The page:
"Why Not?," Asked Bill Rasmussen '54 When Launching ESPN
July 29, 2009
July 29, 2009, Greencastle, Ind. — "We just reacted as we went along," recalls ESPN founder Bill Rasmussen said of the sports network's early days. "Everybody thinks a business is well planned. You do this and that's going to happen. That wasn't the case at all. I mean we were the personification of don't let the facts get in your way. We didn't know all the facts, but we knew what the end goal was." (photo: Rasmussen with College Fanz Sports Network's Wade Tracy; courtesy: Barrett Stinson/Independent)
In a story in Nebraska's Grand Island Independent, Rasmussen, a 1954 graduate of DePauw University, tells of how he came up with the idea for ESPN in June 1978 after losing a job in sports marketing. Bob Hamar writes, "He was speaking with a local cable company when he heard about 'this new thing called satellite that's about to happen.' So Rasmussen bought a satellite, but didn't have a real idea of what to do with it. Then on that day in late June he was stuck in traffic with his son, Scott [a 1986 DePauw graduate], when the idea of a 24-hour sports station was born."
ESPN began broadcasting on September 7, 1979. "He'll tell you about how they didn't even have a control room that opening night in 1979," reports Hamar. "They took a jackhammer to a new wall so they could run cables to a remote truck sitting outside just so they could get on the air. He'll tell you how his original thought was just to cover the Connecticut area, but when he found out that he could shoot the signal to the entire United States for the same cost, he went for it. He'll tell you about how the spot they chose -- part of a lot that was on the site of a former landfill that they bought for $18,000 -- just happened to be in the only possible spot to where their satellite signal could get over the nearby foothills to the Litchfield Mountains. Their signal cleared by one-quarter of a degree ... The first ESPN program was a slow-pitch softball game between the Detroit Schlitz and the Kentucky Bourbon. It was sponsored by Budweiser. You just can't make this stuff up." (at left: Rasmussen addressing the Princeton Entrepreneurship Club, September 2008)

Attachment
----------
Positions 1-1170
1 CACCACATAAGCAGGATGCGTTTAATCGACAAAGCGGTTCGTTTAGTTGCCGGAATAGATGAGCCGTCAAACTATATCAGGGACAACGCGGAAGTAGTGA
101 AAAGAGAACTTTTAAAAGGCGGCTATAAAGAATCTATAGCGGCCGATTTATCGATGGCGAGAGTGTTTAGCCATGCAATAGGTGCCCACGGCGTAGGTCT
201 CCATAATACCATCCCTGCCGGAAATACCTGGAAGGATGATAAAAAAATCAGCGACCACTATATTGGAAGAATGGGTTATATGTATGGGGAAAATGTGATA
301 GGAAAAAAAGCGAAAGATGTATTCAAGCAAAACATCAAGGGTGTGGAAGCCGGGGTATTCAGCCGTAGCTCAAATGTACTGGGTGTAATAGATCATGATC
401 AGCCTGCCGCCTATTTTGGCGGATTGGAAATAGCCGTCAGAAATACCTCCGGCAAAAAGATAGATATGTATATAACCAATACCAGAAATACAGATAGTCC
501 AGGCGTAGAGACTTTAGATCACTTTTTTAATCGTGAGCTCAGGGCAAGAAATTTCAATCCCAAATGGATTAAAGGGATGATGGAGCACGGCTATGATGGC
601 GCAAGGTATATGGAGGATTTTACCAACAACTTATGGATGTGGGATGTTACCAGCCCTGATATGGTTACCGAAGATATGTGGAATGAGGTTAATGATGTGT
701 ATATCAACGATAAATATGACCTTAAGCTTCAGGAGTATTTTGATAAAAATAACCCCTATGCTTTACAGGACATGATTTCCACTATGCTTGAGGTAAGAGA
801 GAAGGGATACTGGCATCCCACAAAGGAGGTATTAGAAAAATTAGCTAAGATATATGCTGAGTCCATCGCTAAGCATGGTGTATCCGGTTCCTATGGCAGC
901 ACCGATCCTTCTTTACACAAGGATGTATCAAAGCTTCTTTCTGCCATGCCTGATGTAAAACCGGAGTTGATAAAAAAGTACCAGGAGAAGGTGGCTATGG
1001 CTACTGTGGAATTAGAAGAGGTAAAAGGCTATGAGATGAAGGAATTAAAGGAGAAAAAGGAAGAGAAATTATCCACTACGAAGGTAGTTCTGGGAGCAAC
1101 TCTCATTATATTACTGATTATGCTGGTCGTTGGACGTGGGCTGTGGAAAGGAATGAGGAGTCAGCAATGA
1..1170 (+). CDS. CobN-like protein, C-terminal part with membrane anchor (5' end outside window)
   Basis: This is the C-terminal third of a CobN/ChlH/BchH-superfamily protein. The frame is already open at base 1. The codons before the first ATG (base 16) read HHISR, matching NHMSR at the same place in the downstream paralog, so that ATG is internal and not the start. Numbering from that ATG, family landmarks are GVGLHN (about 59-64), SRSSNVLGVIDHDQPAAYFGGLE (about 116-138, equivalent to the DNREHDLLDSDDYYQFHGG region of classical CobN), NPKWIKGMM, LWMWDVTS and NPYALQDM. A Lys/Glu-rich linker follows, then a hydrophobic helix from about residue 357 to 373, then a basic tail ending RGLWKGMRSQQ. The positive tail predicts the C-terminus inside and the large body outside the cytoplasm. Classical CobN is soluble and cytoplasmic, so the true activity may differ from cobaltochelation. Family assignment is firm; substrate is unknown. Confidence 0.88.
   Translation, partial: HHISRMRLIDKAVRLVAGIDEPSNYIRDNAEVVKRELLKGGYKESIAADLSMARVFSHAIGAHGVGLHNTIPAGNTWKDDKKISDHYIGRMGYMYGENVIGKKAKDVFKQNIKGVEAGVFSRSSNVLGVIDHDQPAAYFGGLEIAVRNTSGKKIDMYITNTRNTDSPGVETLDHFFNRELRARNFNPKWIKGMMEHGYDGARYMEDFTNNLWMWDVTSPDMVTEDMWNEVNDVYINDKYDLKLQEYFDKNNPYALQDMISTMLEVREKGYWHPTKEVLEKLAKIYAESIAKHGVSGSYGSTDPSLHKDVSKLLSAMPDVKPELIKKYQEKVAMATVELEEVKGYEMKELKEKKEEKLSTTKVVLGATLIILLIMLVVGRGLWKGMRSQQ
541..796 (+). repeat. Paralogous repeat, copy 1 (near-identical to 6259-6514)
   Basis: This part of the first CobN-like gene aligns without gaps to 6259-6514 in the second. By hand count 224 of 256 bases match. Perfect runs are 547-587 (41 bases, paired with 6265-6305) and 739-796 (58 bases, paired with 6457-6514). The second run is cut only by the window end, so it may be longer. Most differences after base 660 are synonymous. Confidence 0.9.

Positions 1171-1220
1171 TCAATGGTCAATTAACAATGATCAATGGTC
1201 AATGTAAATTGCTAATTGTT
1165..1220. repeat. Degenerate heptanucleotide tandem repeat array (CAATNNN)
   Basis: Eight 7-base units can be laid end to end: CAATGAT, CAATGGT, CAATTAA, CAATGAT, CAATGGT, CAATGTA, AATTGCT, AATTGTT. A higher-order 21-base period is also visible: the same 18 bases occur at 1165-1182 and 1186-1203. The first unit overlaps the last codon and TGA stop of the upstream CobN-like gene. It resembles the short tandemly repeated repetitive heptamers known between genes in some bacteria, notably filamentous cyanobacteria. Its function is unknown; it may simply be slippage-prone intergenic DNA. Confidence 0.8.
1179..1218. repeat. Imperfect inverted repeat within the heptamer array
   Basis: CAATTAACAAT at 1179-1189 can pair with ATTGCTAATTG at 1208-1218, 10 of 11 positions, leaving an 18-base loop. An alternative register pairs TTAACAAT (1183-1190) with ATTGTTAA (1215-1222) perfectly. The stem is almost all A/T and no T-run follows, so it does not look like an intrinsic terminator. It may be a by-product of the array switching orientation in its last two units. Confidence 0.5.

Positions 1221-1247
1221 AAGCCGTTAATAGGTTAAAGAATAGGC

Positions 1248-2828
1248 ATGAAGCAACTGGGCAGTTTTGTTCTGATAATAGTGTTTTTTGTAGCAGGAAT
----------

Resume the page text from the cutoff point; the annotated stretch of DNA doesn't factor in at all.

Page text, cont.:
According to the newspaper, "The ESPN campus has grown from less than an acre in 1979 to over 100 acres today. Rasmussen's original small group of 80 employees has also grown to 6,000. Now ESPN can be seen in 200 countries and over 98 million households in the United States. ESPN has exploded in the past 10 years. Now there are not only the numerous ESPN television stations, but ESPN Radio has become entrenched in the psyche of American sports fans as well as the ESPN Web site and ESPN The Magazine. ESPN is everywhere. That's something Rasmussen couldn't have imagined 30 years ago.
Rasmussen says, "Everybody just kept saying, ‘No, you can't do that.' We just kept saying, ‘Why not?'" (at right: Austin Brown '07 appearing on ESPN2's Cold Pizza; March 1, 2006)
The article also discusses Rasmussen's newest venture, College Fanz Sports Network.
Read the complete text -- "Rasmussen recalls how ESPN went from small start to big time" -- at the Independent's Web site.
Bill Rasmussen has been called the "George Washington of ESPN." Learn more about him in this previous story.Back